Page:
SoxNeuro and Shavenbaby act cooperatively to shape denticles in the embryonic epidermis of Drosophila.

Loading...
Thumbnail Image

Date

2017-06-15

Journal Title

Journal ISSN

Volume Title

Repository Usage Stats

199
views
140
downloads

Citation Stats

Abstract

During development, extracellular signals are integrated by cells to induce the transcriptional circuitry that controls morphogenesis. In the fly epidermis, Wingless (Wg)/Wnt signaling directs cells to produce either a distinctly shaped denticle or no denticle, resulting in a segmental pattern of denticle belts separated by smooth, or 'naked', cuticle. Naked cuticle results from Wg repression of shavenbaby (svb), which encodes a transcription factor required for denticle construction. We have discovered that although the svb promoter responds differentially to altered Wg levels, Svb alone cannot produce the morphological diversity of denticles found in wild-type belts. Instead, a second Wg-responsive transcription factor, SoxNeuro (SoxN), cooperates with Svb to shape the denticles. Co-expressing ectopic SoxN with svb rescued diverse denticle morphologies. Conversely, removing SoxN activity eliminated the residual denticles found in svb mutant embryos. Furthermore, several known Svb target genes are also activated by SoxN, and we have discovered two novel target genes of SoxN that are expressed in denticle-producing cells and that are regulated independently of Svb. We conclude that proper denticle morphogenesis requires transcriptional regulation by both SoxN and Svb.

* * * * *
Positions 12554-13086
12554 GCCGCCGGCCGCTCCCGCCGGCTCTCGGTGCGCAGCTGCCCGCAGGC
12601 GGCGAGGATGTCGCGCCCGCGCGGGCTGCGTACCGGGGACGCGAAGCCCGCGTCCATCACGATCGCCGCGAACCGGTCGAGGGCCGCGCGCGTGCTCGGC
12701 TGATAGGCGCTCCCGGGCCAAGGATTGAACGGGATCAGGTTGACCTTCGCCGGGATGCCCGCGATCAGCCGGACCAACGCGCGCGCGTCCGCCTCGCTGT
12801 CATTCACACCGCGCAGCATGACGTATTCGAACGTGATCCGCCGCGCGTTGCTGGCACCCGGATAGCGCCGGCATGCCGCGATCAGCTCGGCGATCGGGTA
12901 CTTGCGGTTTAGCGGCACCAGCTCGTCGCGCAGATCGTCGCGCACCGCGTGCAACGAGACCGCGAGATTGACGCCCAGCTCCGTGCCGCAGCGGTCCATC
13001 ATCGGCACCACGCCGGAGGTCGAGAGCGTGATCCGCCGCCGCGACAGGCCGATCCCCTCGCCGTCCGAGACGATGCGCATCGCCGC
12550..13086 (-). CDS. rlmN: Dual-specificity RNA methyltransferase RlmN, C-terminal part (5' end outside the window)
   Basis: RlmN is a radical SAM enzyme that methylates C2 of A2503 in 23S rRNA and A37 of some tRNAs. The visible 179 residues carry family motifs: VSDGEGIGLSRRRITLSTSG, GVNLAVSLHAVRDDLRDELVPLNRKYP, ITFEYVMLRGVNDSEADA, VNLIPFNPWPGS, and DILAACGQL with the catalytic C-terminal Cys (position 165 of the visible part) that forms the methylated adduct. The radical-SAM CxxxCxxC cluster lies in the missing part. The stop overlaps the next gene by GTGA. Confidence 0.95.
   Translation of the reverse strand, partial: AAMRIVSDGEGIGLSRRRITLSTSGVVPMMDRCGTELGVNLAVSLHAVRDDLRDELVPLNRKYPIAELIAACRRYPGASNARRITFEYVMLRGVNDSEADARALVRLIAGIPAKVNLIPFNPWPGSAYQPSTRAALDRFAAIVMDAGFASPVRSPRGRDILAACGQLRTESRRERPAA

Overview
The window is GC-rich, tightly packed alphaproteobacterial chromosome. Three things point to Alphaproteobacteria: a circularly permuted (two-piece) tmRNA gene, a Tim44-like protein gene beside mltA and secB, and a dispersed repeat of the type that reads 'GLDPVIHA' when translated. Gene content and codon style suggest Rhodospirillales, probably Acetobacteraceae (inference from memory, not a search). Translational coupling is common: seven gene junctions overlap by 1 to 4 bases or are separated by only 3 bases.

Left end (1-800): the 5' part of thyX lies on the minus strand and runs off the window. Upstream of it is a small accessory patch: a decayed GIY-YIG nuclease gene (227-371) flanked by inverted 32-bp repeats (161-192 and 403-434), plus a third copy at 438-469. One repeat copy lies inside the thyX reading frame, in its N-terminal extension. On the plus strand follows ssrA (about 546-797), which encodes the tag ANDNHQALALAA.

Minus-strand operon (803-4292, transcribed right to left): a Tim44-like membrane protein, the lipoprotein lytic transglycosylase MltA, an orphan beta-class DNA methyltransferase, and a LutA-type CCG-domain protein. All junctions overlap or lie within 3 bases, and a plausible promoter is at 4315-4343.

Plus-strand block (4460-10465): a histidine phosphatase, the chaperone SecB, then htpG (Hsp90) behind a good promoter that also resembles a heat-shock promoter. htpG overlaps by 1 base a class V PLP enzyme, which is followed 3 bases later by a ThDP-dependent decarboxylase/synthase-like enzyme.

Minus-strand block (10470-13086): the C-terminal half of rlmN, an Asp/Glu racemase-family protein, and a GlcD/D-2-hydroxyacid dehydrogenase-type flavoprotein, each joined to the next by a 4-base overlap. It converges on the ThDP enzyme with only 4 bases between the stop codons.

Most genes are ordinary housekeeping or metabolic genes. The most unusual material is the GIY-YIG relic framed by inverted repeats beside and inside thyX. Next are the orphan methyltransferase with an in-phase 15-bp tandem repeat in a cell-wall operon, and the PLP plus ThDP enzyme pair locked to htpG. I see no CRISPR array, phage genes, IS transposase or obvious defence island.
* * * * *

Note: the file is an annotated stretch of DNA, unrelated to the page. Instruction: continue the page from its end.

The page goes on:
Department

Description

Provenance

Citation

Published Version (Please cite this version)

10.1242/dev.150169

Publication Info

Rizzo, Nicholas P, and Amy Bejsovec (2017). SoxNeuro and Shavenbaby act cooperatively to shape denticles in the embryonic epidermis of Drosophila. Development, 144(12). pp. 2248–2258. 10.1242/dev.150169 Retrieved from https://hdl.handle.net/10161/15039.

This is constructed from limited available data and may be imprecise. To cite this article, please review & use the official citation provided by the journal.

Scholars@Duke

Bejsovec

Amy Bejsovec

Associate Professor of Biology

My laboratory explores the molecular mechanisms of pattern formation in developing embryos. We focus on the Wingless(Wg)/Wnt class of secreted growth factor: these molecules promote cell-cell communication leading to important cell fate decisions during the development of both vertebrate and invertebrate embryos. In addition, this highly conserved pathway is essential for maintaining stem cell populations and is associated with human cancers when inappropriately activated in adult tissues. Wg/Wnt molecules have proven difficult to work with biochemically because they associate tightly with cell membranes. Therefore, we exploit the powerful genetic and molecular techniques available in Drosophila to approach basic questions about Wg/Wnt signal transduction.

Current work in the lab includes analysis of genes discovered as suppressors or enhancers of wg mutant phenotypes, which may identify new control mechanisms for the pathway. In earlier work, we found that the Wg-activated transcription factor, dTCF, can act as either a repressor or an activator of Wg target genes, and our screens have uncovered other factors that may influence this genetic switch. We have also characterized a Drosophila homolog of the human tumor suppressor, APC, which negatively regulates the Wg/Wnt signaling pathway, and we are currently studying other genes that show similar properties. We use cultured human cells to determine whether gene activities we have discovered and characterized in the fly embryo are relevant to the mammalian Wnt pathway as well.


Unless otherwise indicated, scholarly articles published by Duke faculty members are made available here with a CC-BY-NC (Creative Commons Attribution Non-Commercial) license, as enabled by the Duke Open Access Policy. If you wish to use the materials in ways not already permitted under CC-BY-NC, please consult the copyright owner. Other materials are made available here through the author’s grant of a non-exclusive license to make their work openly accessible.